Arendt, The Human Condition, p. 177f. ‘According to Augustine, the two were so different that he used a different word to indicate the beginning which is man (initium), designating the beginning of the world by principium, which is the standard translation for the first Bible verse. As can be seen from De Civitate Dei, xi.32, the word principium carried for Augustine a much less radical meaning; the beginning of the world “does not mean that nothing was made before (for the angels were),” whereas he adds explicitly in the phrase quoted above with reference to man that nobody was before him.’Google Scholar
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    Arendt, On Revolution, p. 213.Google Scholar
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    Ibid., p. 212.Google Scholar
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    Arendt, The Human Condition, p. 177.Google Scholar
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    Hannah Arendt, ‘What is Freedom?’, Between Past and Future (New York: Penguin Press, 1954), p. 152.Google Scholar
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    Ibid., p. 152. It should be noted that Arendt makes a distinction between principles and motives. The criterion for this distinction is appearance: motives do not appear in the realm of human affairs but rather ‘operate from within the self’. Principles, on the contrary, require the world of human affairs for their manifestation. Furthermore, motives are always particular and do not derive their validity from a universal principle; inspiring principles do not have a particular goal in view and, indeed, are much too general to have particular goals. If ever they were to have particular goals in view, inspiring principles would never view the attainment of these goals as guaranteed.Google Scholar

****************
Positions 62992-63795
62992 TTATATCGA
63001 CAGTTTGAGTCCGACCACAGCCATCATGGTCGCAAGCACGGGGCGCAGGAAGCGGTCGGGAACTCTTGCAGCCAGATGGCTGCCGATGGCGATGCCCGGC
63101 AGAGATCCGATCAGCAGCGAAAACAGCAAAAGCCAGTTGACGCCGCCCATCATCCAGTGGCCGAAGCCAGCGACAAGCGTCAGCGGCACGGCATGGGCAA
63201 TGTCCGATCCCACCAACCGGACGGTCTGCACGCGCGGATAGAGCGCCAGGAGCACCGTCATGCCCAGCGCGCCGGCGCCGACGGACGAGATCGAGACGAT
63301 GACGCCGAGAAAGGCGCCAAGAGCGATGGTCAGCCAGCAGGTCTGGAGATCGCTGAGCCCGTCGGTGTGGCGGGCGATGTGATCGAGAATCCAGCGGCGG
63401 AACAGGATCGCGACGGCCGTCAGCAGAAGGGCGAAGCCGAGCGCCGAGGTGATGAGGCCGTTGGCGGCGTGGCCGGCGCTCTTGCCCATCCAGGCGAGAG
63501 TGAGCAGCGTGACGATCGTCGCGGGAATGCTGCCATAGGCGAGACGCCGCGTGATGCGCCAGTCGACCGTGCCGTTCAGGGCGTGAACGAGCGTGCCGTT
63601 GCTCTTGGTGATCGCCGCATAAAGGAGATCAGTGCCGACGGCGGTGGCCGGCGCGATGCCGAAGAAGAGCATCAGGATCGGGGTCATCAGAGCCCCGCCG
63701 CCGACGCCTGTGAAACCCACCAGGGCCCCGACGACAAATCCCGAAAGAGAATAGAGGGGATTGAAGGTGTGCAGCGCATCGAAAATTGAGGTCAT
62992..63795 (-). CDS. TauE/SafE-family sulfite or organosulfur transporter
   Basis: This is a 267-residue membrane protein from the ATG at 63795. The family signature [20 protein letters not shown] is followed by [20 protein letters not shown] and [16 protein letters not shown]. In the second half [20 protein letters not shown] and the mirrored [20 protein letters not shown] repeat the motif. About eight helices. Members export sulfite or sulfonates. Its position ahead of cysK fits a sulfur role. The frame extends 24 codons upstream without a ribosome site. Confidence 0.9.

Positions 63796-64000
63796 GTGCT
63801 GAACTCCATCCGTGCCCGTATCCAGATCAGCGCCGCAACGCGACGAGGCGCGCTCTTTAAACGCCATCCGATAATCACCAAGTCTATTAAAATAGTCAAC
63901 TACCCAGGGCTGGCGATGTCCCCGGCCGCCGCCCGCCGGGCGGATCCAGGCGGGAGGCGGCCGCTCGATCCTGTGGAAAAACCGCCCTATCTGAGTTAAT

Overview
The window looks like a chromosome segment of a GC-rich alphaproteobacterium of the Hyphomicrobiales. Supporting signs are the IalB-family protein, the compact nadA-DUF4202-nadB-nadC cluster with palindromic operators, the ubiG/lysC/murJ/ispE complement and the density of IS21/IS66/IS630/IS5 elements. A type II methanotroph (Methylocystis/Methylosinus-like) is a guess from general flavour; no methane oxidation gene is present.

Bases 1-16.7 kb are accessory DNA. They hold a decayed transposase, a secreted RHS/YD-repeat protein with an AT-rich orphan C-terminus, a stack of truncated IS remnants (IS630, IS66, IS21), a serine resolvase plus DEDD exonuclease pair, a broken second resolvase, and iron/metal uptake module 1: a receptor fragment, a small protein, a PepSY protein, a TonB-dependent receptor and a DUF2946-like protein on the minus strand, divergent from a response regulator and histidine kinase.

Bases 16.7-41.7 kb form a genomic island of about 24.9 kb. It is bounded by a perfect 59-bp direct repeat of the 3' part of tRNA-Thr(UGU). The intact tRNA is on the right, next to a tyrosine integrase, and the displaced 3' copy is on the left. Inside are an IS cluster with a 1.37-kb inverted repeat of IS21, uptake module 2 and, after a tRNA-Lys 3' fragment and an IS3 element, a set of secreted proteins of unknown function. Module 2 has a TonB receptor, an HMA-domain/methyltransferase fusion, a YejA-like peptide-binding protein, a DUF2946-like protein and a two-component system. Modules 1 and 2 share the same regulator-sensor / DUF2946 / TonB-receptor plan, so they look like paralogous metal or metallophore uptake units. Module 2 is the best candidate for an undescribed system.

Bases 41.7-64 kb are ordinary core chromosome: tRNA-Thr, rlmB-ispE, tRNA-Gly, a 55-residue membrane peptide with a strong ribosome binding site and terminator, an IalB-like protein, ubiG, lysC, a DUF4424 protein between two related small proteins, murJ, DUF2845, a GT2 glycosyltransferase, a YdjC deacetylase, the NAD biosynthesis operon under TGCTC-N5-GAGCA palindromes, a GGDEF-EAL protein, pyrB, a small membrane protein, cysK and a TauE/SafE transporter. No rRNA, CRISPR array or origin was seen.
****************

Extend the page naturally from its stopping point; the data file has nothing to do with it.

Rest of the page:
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    Ibid., p. 152.Google Scholar
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    Ibid., p. 152.Google Scholar
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    Ibid., pp. 152–3.Google Scholar
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    Arendt, On Revolution, p. 211.Google Scholar
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    Arendt, The Human Condition, p. 247. (Author’s italics.)Google Scholar
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    Arendt, On Revolution, p. 211.Google Scholar
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    Arendt, The Human Condition, p. 247.Google Scholar
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    Arendt, The Origins of Totalitarianism, p. 465.Google Scholar
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    Arendt, The Human Condition, p. 178.Google Scholar
  32. 32.
    Ibid., p. 178. In ‘What is Freedom?’ Arendt states: ‘Our whole existence rests, after all, on a chain of miracles, as it were — the coming into being of the earth, the development of organic life on it, the evolution of mankind out of the animal species. From the point of view of the processes in the universe and in nature, and their statistically overwhelming probabilities, the coming into being of the earth out of cosmic processes, the formation of organic life out of inorganic processes, the evolution of man, finally, out of the processes of organic life are all “infinite improbabilities”. They are “miracles” in everyday language. It is because of this element of the “miraculous” present in all reality that events, no matter how well anticipated in fear and hope, strike us with a shock of surprise once they have come to pass. The very impact of an event is never wholly explicable; its factuality transcends in principle all anticipation.’ Between Past and Future, pp. 169–70.Google Scholar